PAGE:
Once SpringXD is up and Running we need a way to query data, and that is why we are using Pivotal HAWQ which is the fastest SQL-Like implementation on Hadoop until now, Hawq will enable us to create external tables through PXF on the fly, once we are done we can create views and manipulate the data in SQL if we want to and export it later on.


Tableau will come in place after all data is gathered so we can create a pretty visualization of a mixture of text data coming out from SpringXD and table data coming out of Hawq. you can always use different software like SpotFire from TIBCO or Cognos.

Now lets start

Prep Work

– Download PHD VM 1.1 (currently its up to 2.0 but unfortunately SpringXD only supports PHD 1.1 at the moment same applies to Isilon) from here
– Download SpringXD M6 from here
– Create a Twitter account if you dont have one
– Sing-in to, create an application and generate Keys, take note of all the keys.

– Download WINSCP and transfer SpringXD to your Pivotal HD host from here


Deploying Pivotal HD

This is a straight forward process when you just fire the VM up with Vmware workstation and it should properly work, make sure you assign enough Memory and CPU by default it will take 4GB of RAM and 1 CPU,1 Core, I would bring it up to 8GB and 2 CPU or at least 2 cores if possible.

btw, credentials are usually root/password and gpadmin/Gpadmin1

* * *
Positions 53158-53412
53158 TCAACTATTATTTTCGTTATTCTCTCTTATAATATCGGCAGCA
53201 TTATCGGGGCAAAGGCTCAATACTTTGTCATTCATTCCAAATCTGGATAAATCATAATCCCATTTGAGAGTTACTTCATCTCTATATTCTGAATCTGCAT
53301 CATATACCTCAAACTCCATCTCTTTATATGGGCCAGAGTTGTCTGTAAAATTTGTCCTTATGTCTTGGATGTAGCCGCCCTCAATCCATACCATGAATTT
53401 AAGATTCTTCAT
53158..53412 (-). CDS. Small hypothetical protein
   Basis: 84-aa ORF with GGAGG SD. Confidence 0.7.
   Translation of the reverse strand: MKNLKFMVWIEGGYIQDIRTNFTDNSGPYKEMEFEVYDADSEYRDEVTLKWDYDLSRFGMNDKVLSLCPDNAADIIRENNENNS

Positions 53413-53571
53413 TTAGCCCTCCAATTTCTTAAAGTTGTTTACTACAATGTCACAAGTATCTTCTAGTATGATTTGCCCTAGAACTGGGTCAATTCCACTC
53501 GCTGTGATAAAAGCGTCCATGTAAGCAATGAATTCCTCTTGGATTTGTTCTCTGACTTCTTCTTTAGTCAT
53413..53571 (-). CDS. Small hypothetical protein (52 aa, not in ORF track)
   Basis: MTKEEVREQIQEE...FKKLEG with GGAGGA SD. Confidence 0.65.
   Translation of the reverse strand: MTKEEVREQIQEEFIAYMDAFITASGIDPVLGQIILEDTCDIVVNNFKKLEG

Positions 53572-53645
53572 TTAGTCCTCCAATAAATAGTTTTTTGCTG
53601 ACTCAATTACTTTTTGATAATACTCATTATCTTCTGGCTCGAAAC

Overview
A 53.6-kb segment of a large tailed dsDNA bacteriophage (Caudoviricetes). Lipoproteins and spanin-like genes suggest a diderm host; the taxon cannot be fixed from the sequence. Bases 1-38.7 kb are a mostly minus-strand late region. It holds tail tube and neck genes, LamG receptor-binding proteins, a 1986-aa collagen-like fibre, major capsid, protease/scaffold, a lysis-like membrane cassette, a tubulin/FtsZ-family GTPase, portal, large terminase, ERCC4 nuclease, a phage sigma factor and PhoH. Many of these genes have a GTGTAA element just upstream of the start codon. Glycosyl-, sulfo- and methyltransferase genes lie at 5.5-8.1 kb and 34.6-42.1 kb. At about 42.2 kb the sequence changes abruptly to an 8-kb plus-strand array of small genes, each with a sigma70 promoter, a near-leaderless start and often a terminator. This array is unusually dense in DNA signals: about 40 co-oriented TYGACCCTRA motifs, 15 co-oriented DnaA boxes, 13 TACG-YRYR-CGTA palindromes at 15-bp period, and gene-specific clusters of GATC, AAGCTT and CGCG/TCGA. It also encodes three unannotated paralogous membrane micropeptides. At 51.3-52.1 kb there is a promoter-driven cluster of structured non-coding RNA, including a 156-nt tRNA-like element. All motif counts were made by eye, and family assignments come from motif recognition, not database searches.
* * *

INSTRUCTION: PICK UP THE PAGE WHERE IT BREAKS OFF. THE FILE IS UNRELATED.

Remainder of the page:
Deploying SpringXD

Once you have PHD 1.1 running, using root user move the springXD folder to /home/gpadmin then start the sequence of the following commands:
using root:

#chown gpadmin:hadoop /home/gpadmin/<path to springXD>
#chmod 770 /home/gpadmin/<path yo SpringXD>

using gpadmin:
#unzip <home/gpadmin/<path to sprinXD>

#vi ~/.bashrc
once you are in the file using vi add the following row
export XD_HOME=<path to SpringXD>
export JAVA_HOME=<path to JDK directory>

springxd export

We now need to start our HDFS platform and SpringXD (using gpadmin):



#vi /<path-to-xd>/xd/config/servers.yml

uncomment all the lines from spring to fsUri

#~/<path to SpringXD>/xd/bin/start-singlenode –hadoopDistro phd1


Twitter’s API

Twitter uses two APIs for communication, TwitterSearch and TwitterStream, you can read in depth on the differences here but in my case TwitterStream kept coming back with rate-limit issues due to the amount of tweets I was getting, but I will still show you how to create both of them but before that lets check that everything is ready for SpringXD.

Reformatting Tweets with Python

using gpadmin, #hadoop fs -ls / , at this point you should see something like this:

if you cant see it, then PHD was not started, so start it up first, after that lets work on a little script that I have actually used from the guys here, this script that you can download from here will allow us to reformat the tweets from json, however we will need to modify it a little bit to get the text of the tweets as the script below

import groovy.json.JsonSlurper

def slurper = new JsonSlurper()
def jsonPayload = slurper.parseText(payload)
def fromUser = jsonPayload?.fromUser
def hashTags = jsonPayload?.entities?.hashTags
def followers = jsonPayload?.user?.followersCount